I compiled your exact algorithm, and it seems to work OK. I get 15 times speed up when using WVM as target, and 60 times when using C (CompilationTarget->"C"). The output is: {{e, vir, 0}, f} test = Compile[{{nparticle, _Integer, 0}, {rho, _Real, 0}, {rc, _Real, 0}, {r, _Real, 2}, {f, _Real, 2}}, Module[{vir = 0., e = 0., dr = {0., 0., 0.}, ...


10

As no one gave a FixedPoint answer, here is one: preparedStr = StringReplace[ "((your[drink {remember to}]) ovaltine)", { RegularExpression["[{[(]"] -> "{", RegularExpression["[)\]}]"] -> "}" }] "{{your{drink {remember to}}} ovaltine}" lst = {}; ...


9

Without reading Leonid's answer (which is probably better) I recommend something like this: fillDates[dates_] := Module[{f, all}, all = Part[DateList /@ (Range[##, 24*60^2] & @@ AbsoluteTime /@ dates[[{1, -1}, 1]]), All, {1, 2, 3}]; (f[#[[1]]] = #) & ~Scan~ dates; f[x_] := {x, 0}; f /@ all ] fillDates @ {{{2012, 1, 1}, 1}, {{2012, ...


9

Shotgun thoughts: You don't need the Hold/ReleaseHold pair; Unevaluated will do: Unevaluated[f] /. rules You can use direct destructuring to extract extvar: curvature[f_, range : {var_, __}] := By extracting var as above you can Block it directly, simplifying everything. You can leave the Table variable out of the main Block as it is already localized. res ...


9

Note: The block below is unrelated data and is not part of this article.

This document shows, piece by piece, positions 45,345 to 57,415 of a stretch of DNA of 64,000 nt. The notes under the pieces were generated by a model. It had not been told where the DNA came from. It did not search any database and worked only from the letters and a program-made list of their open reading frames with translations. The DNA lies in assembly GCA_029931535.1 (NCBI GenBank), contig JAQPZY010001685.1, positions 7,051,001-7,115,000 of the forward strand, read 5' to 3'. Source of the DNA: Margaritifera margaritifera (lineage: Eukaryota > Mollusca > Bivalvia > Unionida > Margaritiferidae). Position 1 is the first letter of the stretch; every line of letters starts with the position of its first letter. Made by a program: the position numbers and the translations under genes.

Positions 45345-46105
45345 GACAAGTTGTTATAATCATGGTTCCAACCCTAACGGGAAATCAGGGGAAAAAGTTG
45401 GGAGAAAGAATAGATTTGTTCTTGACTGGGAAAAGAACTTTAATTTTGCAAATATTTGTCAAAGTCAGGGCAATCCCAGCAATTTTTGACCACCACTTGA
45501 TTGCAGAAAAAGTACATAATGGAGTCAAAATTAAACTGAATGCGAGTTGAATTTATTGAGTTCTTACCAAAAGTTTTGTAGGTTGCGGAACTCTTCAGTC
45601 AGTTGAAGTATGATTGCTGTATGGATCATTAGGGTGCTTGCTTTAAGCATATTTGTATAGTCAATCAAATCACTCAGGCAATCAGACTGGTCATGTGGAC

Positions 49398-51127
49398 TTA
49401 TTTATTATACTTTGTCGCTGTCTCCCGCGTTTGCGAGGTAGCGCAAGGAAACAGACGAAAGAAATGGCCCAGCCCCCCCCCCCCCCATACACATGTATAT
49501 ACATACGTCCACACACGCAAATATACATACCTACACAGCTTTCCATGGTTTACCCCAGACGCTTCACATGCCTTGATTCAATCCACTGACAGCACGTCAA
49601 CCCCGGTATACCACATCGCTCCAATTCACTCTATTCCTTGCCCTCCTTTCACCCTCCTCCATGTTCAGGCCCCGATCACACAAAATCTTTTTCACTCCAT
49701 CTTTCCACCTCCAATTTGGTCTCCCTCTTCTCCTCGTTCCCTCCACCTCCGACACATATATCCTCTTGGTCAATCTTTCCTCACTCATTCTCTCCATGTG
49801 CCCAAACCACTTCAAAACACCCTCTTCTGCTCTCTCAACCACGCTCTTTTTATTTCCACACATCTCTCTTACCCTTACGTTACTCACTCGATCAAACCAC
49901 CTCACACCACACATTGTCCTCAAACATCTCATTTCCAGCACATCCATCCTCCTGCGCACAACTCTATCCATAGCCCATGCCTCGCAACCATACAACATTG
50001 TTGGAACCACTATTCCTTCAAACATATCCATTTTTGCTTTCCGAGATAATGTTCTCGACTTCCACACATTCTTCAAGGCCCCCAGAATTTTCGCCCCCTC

Reset the kernel first. str = "[can {and it(it (mix) up)} look silly]" new = StringReplace[ StringReplace[str, {"(" | "[" -> "{", ")" | "]" -> "}"}], {(a : WordCharacter ~~ " " | "" ~~ "{") :> a <> ",{", (a : WordCharacter ~~ " " ~~ b : WordCharacter) :> a <> "," <> b, ("}" ~~ " " | "" ~~ b : ...


8

Minor improvement: RandomVariate accepts a second argument with the number of elements you want to create. So your assignments to tempX, etc, are equivalent to tempX = RandomVariate[NormalDistribution[0, Sqrt[EmitX]], 2]; tempY = RandomVariate[NormalDistribution[0, Sqrt[EmitY]], 2];


8

For reference there is a built-in function CholeskyDecomposition. For improving your existing code Array may be a minor subjective improvement: HalfFunctionalCholesky2[matrin_List?PositiveDefiniteMatrixQ] := Module[{dimens, uu}, dimens = Length[matrin]; uu = ConstantArray[0, {dimens, dimens}]; Array[(uu[[#]] = makerow[matrin, #, uu, dimens]) ...


8

This response will keep the basic strategy of the exhibited code, but it will show some useful Mathematica notations that can shorten the code and emphasize its key features. See the bottom of this response for the code in textual form. First, we will use ⊕ to represent XOR, just like in the Wikipedia article. This operator has no built-in meaning in ...


8

Here are two things you can do to speed up this code. 1. Do the convolution with symbolic y Because you have defined corr using SetDelayed, the table of Convolve expressions will be re-evaluated every time you evaluate corr[number]. The normalisation term with y=0 is causing a particular slow down, though I'm not sure why exactly. If you instead use Set ...


8

Let me offer some advice. Do not start user symbols (variable names) with capital letters. These often may conflict with built-in functions. You have a full selection of Script, Gothic, Double-struck, and Greek characters to choose from to avoid these. Look at Palettes > Special Characters to see these, and hover the mouse pointer over any one of them ...